Bhutanese / Nepali Refugees in Pittsburgh:Reconciling Perspectives on Refugee Status
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For the past two years I have been heavily involved in Facilitating Opportunities for Refugee Growth and Empowerment (FORGE), which partners pairs of students with a recently resettled refugee family for weekly in-home ESL tutoring and cultural mentorship. I joined FORGE my first semester freshman year, and began seeing my family, the Khanals, the following January. Becoming close to the Khanal family, and other Bhutanese/Nepali refugees in Pittsburgh, has been the most unexpected and incredibly meaningful experience of my time at Carnegie Mellon. I am currently the President of FORGE and have previously held other leadership roles including Tutoring Chair, the liaison between our club and JF&CS, a local resettlement agency. In spite of my involvement with refugees, it was not until I took Judith Schachter’s anthropologically-based, “Trafficking in Persons” course this past fall semester, that refugee issues became part of my academic interests.
The Bhutanese/Nepali refugees are often cited in the international community as having “model refugee camps.” Personal accounts from refugees cite high quality schools, hospitals, and community/social structures within the camp. In many ways the Bhutanese/Nepali refugees contradict stereotyped and media-fueled assumptions of refugees as vulnerable and deprived people who are unable to manage life after resettlement. However, other accounts confirm the prevailing view: abnormally high levels of depression/suicide, medical problems, a largely illiterate older generation, and issues of drinking/DUIs among young males. How do Bhutanese/Nepali refugees and those who work on their behalf reconcile these perspectives and apply them in their everyday life?
In an attempt to understand what it means to “succeed” as a resettled refugee, I will investigate the strategies of cultural adaptation and identity negotiation of resettled Bhutanese/Nepali refugees in Pittsburgh. I intend to focus on refugee youth and their reconciliations of refugee status, identifying as Bhutanese, Nepali or American, and their obligations to their parents, culture, and community. Based in ethnographic fieldwork with the resettled Bhutanese/Nepali refugee community in Pittsburgh, my research will interpret their experiences against a backdrop of literature about refugee resettlement in the United States to expand and reconsider perceptions of “being a refugee.” The project will contribute a new perspective to refugee studies by emphasizing the perspectives on third country resettlement by those who hold refugee status.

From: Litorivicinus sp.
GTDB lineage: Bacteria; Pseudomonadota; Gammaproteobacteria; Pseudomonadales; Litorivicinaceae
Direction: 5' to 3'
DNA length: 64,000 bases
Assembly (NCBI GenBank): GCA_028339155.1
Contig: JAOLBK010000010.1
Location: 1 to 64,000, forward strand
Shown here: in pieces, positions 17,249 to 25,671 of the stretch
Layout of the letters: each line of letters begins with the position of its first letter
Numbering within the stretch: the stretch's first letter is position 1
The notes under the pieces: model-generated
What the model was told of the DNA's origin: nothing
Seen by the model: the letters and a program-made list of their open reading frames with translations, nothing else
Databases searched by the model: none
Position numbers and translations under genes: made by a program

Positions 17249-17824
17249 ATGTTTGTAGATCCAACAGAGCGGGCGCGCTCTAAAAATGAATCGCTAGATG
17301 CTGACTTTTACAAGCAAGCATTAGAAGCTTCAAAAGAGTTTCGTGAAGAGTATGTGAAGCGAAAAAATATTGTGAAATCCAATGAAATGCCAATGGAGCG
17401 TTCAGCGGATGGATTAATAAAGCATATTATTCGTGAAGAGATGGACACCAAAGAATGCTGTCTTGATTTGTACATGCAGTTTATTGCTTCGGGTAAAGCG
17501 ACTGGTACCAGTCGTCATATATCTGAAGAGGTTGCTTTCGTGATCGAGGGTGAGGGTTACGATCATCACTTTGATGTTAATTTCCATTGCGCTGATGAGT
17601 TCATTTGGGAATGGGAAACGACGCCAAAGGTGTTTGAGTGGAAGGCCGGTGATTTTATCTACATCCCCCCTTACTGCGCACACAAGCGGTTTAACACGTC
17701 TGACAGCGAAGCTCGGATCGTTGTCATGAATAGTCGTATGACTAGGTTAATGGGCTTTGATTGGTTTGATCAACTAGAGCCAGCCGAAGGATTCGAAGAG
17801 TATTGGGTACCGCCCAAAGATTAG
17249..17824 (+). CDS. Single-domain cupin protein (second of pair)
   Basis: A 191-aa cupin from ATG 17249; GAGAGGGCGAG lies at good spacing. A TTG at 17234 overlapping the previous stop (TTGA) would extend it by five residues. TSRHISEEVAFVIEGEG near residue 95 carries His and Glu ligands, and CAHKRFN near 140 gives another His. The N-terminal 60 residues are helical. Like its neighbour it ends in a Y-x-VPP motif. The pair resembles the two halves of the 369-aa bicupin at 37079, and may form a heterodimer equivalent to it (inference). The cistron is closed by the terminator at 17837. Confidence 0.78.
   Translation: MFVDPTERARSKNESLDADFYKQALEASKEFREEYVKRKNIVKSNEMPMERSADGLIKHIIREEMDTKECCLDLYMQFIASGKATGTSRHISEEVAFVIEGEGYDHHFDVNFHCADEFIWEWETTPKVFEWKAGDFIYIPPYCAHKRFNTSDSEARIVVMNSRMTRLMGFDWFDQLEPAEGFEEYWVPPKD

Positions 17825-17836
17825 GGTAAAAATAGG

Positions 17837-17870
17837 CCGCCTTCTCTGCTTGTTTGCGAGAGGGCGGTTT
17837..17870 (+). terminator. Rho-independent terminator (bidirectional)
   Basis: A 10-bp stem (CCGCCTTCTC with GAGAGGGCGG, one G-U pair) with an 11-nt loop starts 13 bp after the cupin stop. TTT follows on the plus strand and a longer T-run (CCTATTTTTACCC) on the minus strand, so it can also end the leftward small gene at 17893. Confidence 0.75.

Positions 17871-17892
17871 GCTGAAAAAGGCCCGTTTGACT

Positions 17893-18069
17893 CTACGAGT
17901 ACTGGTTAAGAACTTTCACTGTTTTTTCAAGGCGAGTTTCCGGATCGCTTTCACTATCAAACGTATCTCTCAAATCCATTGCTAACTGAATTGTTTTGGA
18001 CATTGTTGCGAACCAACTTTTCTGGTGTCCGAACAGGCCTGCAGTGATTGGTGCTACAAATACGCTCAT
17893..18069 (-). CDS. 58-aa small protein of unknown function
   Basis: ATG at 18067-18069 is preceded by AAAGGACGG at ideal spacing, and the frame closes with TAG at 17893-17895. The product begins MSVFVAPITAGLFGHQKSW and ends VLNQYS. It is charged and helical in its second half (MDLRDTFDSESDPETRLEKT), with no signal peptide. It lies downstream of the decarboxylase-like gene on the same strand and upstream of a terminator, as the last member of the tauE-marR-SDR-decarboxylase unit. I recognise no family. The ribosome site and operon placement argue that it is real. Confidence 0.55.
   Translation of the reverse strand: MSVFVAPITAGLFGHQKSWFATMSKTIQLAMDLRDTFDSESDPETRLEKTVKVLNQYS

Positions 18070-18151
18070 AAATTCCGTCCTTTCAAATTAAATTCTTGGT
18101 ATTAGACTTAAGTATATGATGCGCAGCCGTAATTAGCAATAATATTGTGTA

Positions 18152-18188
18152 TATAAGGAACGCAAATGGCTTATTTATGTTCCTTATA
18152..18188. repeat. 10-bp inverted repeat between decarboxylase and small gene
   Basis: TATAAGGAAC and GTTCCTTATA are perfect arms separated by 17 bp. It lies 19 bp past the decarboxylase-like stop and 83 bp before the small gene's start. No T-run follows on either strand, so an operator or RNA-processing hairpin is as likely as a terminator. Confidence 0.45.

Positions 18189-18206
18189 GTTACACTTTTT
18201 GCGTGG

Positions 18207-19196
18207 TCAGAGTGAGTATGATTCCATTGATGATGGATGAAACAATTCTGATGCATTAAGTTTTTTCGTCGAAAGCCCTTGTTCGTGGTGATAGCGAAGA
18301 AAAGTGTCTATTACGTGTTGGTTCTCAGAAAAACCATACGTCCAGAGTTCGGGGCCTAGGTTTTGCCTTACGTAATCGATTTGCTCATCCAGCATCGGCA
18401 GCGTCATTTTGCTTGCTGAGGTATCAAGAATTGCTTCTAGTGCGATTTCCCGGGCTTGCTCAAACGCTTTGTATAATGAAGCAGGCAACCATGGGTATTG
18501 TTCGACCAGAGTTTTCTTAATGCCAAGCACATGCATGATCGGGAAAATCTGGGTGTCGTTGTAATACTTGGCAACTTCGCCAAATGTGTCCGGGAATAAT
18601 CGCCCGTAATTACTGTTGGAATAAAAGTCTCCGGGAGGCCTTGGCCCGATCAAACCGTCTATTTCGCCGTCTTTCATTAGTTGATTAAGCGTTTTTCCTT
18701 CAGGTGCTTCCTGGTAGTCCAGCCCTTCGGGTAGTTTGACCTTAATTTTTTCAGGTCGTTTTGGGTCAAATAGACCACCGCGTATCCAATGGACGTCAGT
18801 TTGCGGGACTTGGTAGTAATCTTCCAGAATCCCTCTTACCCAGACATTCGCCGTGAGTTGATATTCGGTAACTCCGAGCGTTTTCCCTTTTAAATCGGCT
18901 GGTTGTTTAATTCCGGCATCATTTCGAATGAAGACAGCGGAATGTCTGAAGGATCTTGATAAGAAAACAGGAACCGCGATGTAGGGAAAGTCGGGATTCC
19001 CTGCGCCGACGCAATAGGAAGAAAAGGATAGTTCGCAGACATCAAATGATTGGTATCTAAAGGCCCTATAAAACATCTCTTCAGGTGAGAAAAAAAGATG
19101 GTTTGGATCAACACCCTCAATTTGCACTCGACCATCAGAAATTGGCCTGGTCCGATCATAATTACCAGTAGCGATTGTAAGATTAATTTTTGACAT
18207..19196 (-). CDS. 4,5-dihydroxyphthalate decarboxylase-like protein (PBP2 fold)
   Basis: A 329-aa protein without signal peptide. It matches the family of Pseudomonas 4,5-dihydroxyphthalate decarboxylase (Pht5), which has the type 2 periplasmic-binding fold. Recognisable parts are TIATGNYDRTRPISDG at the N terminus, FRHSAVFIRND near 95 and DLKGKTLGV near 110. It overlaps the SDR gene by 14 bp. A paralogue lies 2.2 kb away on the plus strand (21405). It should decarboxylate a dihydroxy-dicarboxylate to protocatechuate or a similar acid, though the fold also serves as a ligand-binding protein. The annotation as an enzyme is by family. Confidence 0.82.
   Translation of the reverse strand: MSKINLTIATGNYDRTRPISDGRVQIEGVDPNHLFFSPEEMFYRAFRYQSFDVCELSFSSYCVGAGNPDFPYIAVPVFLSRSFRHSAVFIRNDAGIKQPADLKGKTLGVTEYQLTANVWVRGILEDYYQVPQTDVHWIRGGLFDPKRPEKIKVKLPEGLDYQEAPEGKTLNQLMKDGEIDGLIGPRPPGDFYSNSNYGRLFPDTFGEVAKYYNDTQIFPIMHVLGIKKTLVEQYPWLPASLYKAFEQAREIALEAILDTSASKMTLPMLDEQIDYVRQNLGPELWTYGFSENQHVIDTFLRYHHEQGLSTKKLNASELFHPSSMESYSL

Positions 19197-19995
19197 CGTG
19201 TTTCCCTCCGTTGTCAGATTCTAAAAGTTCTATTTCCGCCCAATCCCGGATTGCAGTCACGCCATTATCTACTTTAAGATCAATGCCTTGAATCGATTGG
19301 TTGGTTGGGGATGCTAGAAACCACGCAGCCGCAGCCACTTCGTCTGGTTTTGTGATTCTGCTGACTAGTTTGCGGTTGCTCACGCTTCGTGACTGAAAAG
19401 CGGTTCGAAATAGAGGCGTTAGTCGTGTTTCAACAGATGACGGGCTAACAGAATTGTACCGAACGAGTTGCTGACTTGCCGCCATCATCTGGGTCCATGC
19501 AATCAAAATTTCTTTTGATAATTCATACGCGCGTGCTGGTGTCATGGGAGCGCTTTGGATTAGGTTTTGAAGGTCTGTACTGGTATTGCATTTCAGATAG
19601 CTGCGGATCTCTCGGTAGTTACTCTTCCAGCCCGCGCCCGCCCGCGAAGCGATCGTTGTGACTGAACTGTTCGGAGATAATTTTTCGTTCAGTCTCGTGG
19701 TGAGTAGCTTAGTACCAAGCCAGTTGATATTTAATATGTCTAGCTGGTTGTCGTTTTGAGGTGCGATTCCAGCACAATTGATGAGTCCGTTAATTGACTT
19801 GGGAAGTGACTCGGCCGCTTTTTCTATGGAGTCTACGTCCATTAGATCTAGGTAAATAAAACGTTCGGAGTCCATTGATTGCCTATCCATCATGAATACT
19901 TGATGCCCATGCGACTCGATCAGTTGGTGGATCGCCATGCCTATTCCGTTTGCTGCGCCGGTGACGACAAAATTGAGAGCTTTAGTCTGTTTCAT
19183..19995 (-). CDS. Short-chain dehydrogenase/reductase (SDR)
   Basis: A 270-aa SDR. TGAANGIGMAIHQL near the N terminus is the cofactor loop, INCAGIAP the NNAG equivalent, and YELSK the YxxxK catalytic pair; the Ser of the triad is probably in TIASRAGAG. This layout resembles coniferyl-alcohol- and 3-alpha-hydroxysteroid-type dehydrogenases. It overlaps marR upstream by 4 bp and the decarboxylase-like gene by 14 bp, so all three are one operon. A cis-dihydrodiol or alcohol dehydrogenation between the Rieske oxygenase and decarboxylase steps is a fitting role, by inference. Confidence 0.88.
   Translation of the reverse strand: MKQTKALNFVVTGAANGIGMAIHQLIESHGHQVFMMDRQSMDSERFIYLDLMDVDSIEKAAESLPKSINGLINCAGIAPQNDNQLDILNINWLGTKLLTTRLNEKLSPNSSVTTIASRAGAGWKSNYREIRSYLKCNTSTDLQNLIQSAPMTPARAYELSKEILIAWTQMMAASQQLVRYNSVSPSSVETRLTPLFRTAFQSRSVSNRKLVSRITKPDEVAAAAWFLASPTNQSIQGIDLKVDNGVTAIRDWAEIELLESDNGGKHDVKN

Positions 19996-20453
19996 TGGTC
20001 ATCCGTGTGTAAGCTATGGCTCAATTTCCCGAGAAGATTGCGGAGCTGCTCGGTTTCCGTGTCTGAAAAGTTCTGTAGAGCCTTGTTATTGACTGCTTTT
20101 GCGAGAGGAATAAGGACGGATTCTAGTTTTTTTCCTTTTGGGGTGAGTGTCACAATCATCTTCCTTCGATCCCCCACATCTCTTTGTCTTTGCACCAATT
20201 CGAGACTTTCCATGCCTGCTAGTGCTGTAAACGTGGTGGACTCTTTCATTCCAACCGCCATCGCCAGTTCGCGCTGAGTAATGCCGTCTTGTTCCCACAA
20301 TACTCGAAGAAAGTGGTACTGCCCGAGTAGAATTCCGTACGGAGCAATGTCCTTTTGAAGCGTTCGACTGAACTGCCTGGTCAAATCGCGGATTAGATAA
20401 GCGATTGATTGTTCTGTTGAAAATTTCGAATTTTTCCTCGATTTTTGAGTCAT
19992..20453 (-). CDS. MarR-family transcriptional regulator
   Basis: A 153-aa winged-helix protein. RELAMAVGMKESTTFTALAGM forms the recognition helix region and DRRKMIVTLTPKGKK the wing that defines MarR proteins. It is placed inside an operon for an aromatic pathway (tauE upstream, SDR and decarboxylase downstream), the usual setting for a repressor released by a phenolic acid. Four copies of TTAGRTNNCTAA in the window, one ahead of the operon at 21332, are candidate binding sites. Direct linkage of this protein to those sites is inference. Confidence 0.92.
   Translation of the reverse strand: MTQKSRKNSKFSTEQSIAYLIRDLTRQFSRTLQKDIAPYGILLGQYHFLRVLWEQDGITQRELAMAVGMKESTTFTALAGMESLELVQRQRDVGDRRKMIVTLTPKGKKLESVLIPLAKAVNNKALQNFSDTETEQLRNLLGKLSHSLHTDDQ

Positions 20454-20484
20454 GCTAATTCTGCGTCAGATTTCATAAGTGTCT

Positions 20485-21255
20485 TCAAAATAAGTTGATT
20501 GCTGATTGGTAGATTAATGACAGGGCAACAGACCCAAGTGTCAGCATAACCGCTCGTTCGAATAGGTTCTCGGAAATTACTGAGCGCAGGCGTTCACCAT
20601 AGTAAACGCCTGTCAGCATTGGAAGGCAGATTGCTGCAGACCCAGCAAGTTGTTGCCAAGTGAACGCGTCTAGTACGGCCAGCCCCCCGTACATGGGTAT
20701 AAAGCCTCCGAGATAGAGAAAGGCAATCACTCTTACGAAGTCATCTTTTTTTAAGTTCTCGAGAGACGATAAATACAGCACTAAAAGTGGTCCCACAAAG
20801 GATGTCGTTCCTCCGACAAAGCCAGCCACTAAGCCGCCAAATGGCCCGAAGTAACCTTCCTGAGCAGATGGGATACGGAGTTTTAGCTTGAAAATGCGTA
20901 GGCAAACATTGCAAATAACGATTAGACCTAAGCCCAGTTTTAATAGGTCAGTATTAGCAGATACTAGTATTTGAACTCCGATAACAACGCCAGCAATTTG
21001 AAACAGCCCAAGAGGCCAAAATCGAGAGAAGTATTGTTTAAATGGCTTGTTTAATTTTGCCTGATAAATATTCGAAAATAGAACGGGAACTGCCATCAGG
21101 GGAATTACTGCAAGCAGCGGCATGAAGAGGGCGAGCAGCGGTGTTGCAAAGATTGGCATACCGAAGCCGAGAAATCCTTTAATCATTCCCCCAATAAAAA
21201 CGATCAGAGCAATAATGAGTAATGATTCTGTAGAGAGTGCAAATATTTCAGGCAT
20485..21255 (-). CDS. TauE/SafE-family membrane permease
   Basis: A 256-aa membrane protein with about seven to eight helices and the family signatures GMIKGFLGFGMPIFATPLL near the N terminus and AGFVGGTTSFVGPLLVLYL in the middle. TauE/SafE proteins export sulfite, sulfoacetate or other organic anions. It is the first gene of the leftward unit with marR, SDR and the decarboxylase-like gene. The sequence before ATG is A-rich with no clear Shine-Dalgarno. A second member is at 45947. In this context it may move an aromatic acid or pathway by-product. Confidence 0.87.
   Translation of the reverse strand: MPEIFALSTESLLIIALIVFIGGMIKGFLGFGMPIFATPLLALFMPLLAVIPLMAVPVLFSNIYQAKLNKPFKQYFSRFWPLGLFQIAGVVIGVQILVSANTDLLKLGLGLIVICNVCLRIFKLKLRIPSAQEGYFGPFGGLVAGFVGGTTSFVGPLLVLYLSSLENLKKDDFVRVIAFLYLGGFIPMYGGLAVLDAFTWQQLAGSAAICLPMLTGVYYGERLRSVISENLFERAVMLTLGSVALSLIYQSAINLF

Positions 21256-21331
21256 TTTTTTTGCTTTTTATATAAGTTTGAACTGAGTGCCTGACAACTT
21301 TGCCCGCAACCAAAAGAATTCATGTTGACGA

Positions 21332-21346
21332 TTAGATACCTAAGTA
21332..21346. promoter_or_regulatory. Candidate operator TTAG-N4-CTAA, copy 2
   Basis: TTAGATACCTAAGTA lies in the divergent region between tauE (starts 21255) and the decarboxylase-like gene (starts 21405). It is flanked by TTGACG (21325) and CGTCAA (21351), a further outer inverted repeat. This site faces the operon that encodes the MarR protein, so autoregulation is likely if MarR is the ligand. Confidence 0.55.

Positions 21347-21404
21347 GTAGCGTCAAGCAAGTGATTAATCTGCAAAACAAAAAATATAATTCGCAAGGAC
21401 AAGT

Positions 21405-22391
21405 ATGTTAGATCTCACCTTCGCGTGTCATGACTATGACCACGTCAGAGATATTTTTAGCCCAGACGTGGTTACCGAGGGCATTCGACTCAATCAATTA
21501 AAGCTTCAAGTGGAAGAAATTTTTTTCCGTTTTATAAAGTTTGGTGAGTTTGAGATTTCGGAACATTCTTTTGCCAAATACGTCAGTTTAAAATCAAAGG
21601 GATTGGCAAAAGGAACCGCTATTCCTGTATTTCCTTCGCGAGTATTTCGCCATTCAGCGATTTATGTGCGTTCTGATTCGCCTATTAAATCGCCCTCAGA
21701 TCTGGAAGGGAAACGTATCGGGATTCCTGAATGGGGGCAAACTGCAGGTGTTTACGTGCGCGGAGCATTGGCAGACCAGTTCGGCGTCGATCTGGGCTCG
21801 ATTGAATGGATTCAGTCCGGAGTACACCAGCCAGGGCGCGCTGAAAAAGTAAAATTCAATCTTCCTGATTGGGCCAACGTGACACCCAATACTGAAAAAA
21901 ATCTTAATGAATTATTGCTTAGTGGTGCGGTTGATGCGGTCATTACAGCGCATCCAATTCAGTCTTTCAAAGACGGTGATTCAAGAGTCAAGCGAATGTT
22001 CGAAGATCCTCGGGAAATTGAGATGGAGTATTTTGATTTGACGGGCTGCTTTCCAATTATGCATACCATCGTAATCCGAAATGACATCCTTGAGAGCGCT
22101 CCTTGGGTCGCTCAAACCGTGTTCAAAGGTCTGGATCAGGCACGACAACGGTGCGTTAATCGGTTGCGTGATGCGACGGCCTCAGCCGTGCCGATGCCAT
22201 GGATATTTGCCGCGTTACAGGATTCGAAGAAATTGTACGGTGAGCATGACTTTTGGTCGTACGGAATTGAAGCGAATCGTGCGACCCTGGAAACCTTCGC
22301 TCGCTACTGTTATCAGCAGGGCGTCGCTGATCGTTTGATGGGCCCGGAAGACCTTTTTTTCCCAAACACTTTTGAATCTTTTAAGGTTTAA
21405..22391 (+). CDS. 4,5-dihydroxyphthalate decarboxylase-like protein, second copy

Student BioHonors Department: History
Hometown: Agoura Hills, California
Major(s): BHA – Art and Psychology, additional major in Human-Computer Interaction
Future Plans: Speaking broadly, I want to be doing something where my background in art, design, and research meets my passion for social service/social issues. I hope that after graduating I will be using visual anthropological techniques to document and amplify the stories and experiences of those who have been marginalized and often do not have a voice, and/or using anthropological methods to understand the needs of underserved populations to design and develop better systems of assistance. I am open to what specific field or industry where that might take place.
Hobbies: Reading about and hearing other people’s experiences (memoirs, narratives, cultural studies, podcasts), exploring neighborhoods, drawing, printmaking, photography, painting, making things, drinking tea, and just trying new things. I’d love to travel abroad more, but for now I’m trying to take in as much as I can with what’s around me.
Fun / Interesting Fact: I don’t actually know how to pronounce my name! My parents claim they found “Minnar” in a baby book and it means bright future in German. My brother claims they made it up. Because my parents are Chinese immigrants, at home they call me “Ming Na,” a Chinese transliteration of my English name. Nobody calls me by my Chinese name, “Yin Ming.” The first friend I made in kindergarten was a blonde, very southern-California “valley girl.” When she looked at my nametag, she pronounced it “Minya.” When we went to class, the teacher asked me how to pronounce my name and she responded for me. I was too shy to say anything! I didn’t feel like I could or wanted to explain how to pronounce the Chinese version my parents called me, so Minya has stuck ever since.